It's funny how sometimes life can throw up happy coincidences isn't it? That happened for me towards the end of last year. A friend got in touch to ask if I could help out one of my old teams as they were short. Now it's been a while since I played Korfball (or Netball to be honest) and my fitness levels are lower than they once were, but for once this wasn't uppermost in my mind. My first thought was if I had any trainers I could wear, and then I caught myself as not only was it ridiculous that I was considering playing (see fitness levels admission above), but of course I would have trainers, wouldn't I?
You'll remember that MOH picked them up from the Post Office for me before Christmas, and took some convincing that there were trainers in the box as it was so light. And it's true, they are light - even lighter than my underused running shoes, but they're comfortable and I love how they don't look like trainers, as while these are from the active range I'd earmarked them for use on my walking commute.
Vionic shoes have been designed with technology to support our natural alignment to reduce discomfort, and this, they say makes them a good choice for people who suffer from plantar fasciitis (heel pain) or those looking for extra support as it improves posture and reduces pain in the knees, back and neck.
Many netballers will know the knee pain that playing a sport they love can bring - I do too - and that's why with an almost half-hour walk each way, I'm keen to have good shoes for that. It really does make a difference. I've found these extremely comfortable and apart from the day that it really chucked it down (when I opted for boots - not wellies, although they would also have been a good choice) I've worn these every day I've been back at work, and at weekends too. The colour and design helps, I'm not usually a trainers at the weekend kind of girl, unless there's sport involved.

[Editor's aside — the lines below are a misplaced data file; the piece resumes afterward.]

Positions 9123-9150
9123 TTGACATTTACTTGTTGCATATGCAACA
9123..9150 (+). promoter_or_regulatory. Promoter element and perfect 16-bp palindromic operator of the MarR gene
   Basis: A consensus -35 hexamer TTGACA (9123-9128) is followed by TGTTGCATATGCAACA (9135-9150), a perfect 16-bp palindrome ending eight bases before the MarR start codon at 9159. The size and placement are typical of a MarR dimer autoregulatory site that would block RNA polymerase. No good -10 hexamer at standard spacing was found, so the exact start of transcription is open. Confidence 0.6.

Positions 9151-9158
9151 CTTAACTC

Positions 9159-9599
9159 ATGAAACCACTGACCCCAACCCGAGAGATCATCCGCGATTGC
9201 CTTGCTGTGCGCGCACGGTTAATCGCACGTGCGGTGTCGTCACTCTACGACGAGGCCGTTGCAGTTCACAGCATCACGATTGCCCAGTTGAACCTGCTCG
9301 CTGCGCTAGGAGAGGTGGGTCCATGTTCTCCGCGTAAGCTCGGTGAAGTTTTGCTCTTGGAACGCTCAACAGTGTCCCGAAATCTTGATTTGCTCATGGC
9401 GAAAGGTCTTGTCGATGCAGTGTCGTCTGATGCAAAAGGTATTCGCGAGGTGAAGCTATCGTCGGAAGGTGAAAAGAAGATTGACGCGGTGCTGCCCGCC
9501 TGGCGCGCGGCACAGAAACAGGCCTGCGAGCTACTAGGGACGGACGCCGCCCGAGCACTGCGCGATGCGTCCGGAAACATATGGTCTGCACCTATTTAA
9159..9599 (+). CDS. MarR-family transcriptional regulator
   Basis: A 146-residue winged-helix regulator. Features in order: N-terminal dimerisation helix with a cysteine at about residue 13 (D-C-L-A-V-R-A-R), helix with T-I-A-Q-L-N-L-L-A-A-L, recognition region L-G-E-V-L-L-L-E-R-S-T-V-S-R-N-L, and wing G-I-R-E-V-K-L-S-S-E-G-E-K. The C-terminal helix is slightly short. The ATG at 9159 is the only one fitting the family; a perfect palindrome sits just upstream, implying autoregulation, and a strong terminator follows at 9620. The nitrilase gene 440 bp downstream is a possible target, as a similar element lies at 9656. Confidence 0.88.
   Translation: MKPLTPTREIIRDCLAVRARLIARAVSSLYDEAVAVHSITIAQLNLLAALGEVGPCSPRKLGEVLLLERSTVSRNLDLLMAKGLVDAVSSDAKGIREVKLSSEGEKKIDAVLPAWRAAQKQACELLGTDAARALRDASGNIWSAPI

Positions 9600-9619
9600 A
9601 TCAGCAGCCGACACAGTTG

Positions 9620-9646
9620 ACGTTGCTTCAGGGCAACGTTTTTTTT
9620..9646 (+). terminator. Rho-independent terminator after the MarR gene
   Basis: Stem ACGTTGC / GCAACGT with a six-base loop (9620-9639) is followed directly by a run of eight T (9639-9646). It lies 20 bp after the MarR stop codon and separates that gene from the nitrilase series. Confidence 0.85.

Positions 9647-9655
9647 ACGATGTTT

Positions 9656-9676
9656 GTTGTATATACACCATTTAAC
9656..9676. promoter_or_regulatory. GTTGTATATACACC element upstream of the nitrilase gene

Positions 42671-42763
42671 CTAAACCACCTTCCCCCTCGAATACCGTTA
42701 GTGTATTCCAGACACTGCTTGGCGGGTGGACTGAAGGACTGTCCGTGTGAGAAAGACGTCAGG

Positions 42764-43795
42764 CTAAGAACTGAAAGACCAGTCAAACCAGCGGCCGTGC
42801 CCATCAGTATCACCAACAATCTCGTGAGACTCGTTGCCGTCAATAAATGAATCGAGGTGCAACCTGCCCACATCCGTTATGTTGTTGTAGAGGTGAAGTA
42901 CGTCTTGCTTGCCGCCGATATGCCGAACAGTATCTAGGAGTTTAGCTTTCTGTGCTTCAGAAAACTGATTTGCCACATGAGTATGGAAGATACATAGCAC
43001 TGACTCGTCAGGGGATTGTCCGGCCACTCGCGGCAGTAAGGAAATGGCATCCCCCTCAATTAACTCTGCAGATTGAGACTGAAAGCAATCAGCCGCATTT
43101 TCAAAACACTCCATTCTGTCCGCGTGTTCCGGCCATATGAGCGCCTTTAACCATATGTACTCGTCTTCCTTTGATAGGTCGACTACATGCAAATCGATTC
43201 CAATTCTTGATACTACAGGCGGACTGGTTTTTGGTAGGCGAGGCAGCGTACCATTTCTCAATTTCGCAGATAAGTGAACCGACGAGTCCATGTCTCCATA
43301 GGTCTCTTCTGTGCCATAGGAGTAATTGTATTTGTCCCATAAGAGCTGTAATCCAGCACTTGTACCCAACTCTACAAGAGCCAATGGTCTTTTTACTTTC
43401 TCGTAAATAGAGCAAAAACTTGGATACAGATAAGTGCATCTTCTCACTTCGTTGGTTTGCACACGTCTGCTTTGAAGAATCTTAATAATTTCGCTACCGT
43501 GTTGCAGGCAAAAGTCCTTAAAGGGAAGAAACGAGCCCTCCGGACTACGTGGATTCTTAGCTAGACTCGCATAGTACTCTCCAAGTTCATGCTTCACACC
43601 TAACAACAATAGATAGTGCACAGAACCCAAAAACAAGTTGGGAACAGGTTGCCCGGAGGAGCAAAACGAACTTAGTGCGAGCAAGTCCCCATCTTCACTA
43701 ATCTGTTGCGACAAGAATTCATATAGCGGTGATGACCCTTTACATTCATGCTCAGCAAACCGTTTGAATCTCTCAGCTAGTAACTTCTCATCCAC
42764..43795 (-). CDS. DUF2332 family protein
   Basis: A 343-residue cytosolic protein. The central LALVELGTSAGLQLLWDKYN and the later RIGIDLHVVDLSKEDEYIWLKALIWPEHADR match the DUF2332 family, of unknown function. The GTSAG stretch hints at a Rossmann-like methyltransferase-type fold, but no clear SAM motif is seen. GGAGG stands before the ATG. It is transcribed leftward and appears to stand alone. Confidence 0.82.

Walking though is one of the easiest forms of exercise, since I've been walking to work - and around the offices - I regularly clock up over 10,000 steps each day, which as apparently we spend "up to 60% of our waking hours in a sedentary state" I'm pleased to be able to make a small change.
I've noticed a difference too, not immediately of course, but over time. I'm walking more quickly, getting less out of breath walking back up the hill, but it's when I'm cycling that I notice the difference the most. And while I still don't fly up the hills (sadly) my leg strength is much increased, and I get further up the hills before I need to stop for a break!
What I'm finding myself doing now is challenging myself further, we've all done that "race" against others haven't we? You know, where you choose a person in front of you and walk to catch them up - of course they don't know, so no whooping as you reach them please, they'd rightly give you a strange look. I've done that, tell me you have too, but it's not much fun when they don't know is it?
I realised today that another way to stretch myself is to lengthen my stride. It's amazing how stretching out a little bit uses other muscles, and so that's my challenge for the next few weeks or so and it'll be interesting to see what improvements that brings.
I've seen a few Nordic walkers out in Greenwich Park, sticks and all - I'm not about to join them - but I can see the advantages of combining it with an upper body workout. My handbag acts as part of that, but mostly that's just a workout for my left shoulder...
And if you're stuck trying to work out how to get 10,000 steps into your day, remember:
- it burns around 400 calories, more the faster you go
- It's approximately 5 miles and
- generally it only takes around 10 minutes to walk a 1000 steps, and you don't need to do the 10,000 steps in one go.
What tips do you have to get to your 10,000 steps a day?
* This is a collaborative post and I received these shoes for the purposes of this review. All views and opinions are my own.